Dimensions of Identity in Games

A Review of Gaming at the Edge by Adrienne Shaw

gaming at the edge

I have never identified as a ‘gamer’. I transitioned from casual to serious player in the months just prior to the drastic increase of online harassment campaigns, and the fierce attacks against diversity that characterized them. The toxic, sexist rhetoric that spread across gaming communities seems to have tainted the label of ‘gamer’ in my eyes. Of course, this movement did not go unopposed, and the calls for increased representations of diversity in video games have been numerous and vehement. An essential addition to this conversation is Adrienne Shaw’s book Gaming at the Edge: Sexuality and Gender at the Margins of Gamer Culture. Gaming at the Edge offers an ethnographic study that explores the ways members of marginalized groups engage with video games, how the ability to identify with the characters represented in games shapes this engagement, and argues that ongoing conversations about diversity in games should be reframed to account for the intersectional nature of identity. Continue Reading

Looking Back & Looking Ahead

An Editorial from the Essays Editor

Editorial - One Year

I have no idea where the field is going, but I can say where I’d like it to go in general terms. I hope to see a further focus on two concepts in particular, subjectivity and complexity. Subjectivity is important for the obvious reason that videogames are played by humans. A critical methodology that ignores subjectivity is, in my view, missing an important piece of the puzzle. As Stephanie Jennings puts it, “the critic’s subjectivity, experiences of playing a game, and even personal identity are… part of the game text under analysis.” The idea that objectivity is desirable or even remotely possible in criticism is, in my view, absurd. Sure, we can discuss the formal characteristics of a thing, but the characteristics we choose to examine and how we interpret them is going to depend on the person. Luckily, I think we’re at the point where the push for objectivity is disappearing and more or less confined to the comments sections for AAA game reviews. Still, the examination of subjectivities is something I’d like to keep seeing. Continue Reading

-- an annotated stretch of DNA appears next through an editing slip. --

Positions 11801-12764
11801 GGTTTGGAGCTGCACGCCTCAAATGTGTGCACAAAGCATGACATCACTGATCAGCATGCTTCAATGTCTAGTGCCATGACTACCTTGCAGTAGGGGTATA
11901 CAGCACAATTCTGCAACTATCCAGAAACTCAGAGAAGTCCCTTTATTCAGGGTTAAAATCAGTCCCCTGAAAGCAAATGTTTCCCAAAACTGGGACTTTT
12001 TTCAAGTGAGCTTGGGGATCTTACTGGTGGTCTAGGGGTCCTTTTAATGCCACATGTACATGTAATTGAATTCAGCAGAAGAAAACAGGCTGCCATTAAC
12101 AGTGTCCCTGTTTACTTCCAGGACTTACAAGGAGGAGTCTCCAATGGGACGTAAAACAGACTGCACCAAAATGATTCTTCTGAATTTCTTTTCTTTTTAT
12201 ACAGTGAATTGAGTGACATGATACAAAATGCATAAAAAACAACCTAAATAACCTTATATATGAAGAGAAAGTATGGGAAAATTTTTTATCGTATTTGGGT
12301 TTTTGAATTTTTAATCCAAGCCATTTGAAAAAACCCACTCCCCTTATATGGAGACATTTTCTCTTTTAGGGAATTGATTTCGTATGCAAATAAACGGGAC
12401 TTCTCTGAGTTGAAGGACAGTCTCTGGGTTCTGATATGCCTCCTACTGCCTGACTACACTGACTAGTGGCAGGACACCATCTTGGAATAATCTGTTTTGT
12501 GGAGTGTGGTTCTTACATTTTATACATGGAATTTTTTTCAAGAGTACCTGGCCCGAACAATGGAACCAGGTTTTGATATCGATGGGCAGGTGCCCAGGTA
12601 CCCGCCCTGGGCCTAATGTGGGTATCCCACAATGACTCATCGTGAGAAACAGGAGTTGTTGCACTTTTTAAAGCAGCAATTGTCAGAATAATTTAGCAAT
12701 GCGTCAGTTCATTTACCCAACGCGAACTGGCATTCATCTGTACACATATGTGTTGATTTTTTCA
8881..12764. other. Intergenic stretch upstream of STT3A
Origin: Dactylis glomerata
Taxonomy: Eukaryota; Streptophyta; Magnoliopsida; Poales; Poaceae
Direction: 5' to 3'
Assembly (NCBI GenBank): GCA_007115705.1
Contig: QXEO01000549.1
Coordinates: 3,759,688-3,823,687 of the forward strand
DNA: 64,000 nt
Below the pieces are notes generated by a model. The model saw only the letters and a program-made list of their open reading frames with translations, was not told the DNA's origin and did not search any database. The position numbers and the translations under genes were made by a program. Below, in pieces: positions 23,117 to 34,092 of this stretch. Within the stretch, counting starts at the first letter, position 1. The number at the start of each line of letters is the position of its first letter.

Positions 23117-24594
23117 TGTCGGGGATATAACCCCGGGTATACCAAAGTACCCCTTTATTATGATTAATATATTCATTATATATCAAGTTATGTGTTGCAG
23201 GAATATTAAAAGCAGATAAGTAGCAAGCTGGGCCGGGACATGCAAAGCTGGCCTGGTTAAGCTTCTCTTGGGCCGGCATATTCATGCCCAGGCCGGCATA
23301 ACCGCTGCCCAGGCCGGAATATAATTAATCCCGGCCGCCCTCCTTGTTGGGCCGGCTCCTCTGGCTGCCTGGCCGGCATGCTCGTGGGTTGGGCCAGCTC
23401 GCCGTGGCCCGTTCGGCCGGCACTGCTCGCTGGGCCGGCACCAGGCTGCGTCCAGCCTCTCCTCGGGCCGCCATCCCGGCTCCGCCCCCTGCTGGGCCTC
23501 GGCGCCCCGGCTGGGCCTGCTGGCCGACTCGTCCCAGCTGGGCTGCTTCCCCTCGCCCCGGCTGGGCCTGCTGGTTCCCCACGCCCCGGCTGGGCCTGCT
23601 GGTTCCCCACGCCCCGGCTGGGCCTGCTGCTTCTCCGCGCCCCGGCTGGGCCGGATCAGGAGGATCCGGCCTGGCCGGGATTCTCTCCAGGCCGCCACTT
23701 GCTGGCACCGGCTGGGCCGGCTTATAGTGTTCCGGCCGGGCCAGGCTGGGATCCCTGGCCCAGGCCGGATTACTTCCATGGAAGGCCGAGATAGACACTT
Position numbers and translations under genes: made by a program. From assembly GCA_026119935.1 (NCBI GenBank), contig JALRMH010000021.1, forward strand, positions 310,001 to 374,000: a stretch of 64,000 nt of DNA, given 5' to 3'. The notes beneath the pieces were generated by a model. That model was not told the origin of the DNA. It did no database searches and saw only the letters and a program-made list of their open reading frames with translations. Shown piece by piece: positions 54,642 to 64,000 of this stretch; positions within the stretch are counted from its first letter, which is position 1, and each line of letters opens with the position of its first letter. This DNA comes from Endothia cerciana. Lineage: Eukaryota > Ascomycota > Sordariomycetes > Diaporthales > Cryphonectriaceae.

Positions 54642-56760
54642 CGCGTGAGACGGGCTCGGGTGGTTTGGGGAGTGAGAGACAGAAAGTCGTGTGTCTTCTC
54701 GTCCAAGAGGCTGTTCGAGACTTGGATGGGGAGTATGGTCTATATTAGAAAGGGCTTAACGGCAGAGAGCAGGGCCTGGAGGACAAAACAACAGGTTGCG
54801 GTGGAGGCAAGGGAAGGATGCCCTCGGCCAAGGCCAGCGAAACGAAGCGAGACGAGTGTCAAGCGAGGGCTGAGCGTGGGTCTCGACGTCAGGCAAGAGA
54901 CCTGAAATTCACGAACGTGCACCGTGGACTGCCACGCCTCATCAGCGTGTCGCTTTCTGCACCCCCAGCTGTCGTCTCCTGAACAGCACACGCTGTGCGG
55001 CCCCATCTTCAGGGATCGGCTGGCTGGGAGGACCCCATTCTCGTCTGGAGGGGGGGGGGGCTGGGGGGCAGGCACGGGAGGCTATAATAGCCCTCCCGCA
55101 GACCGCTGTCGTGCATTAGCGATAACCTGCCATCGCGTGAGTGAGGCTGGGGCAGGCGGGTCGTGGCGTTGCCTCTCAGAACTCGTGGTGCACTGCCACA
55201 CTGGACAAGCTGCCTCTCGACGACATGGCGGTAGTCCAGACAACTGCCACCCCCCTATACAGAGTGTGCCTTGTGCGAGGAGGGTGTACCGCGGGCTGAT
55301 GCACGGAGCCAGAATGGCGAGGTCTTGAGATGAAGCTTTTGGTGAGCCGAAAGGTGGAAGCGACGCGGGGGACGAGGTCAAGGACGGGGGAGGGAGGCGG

The Tyranny of Realism

Historical Accuracy in Assassins's Creed III

Essay - Assassins Creed 3

I confess to having a love-hate relationship with Assassin’s Creed. Every game in the series is beautiful. The stunning landscapes, architectural and historical detail, acrobatic player-character and smooth (for the most part) gameplay are incredibly satisfying. Certainly there were many critiques of the repetitiveness of the first game. The modern-day component of the story and Matrix-esque Animus which acts as the deus ex machina to help explain why, as Desmond’s ancestor, the player can access databases full of historical information is arguably a bit cheesy (though no more so than most game narratives). Continue Reading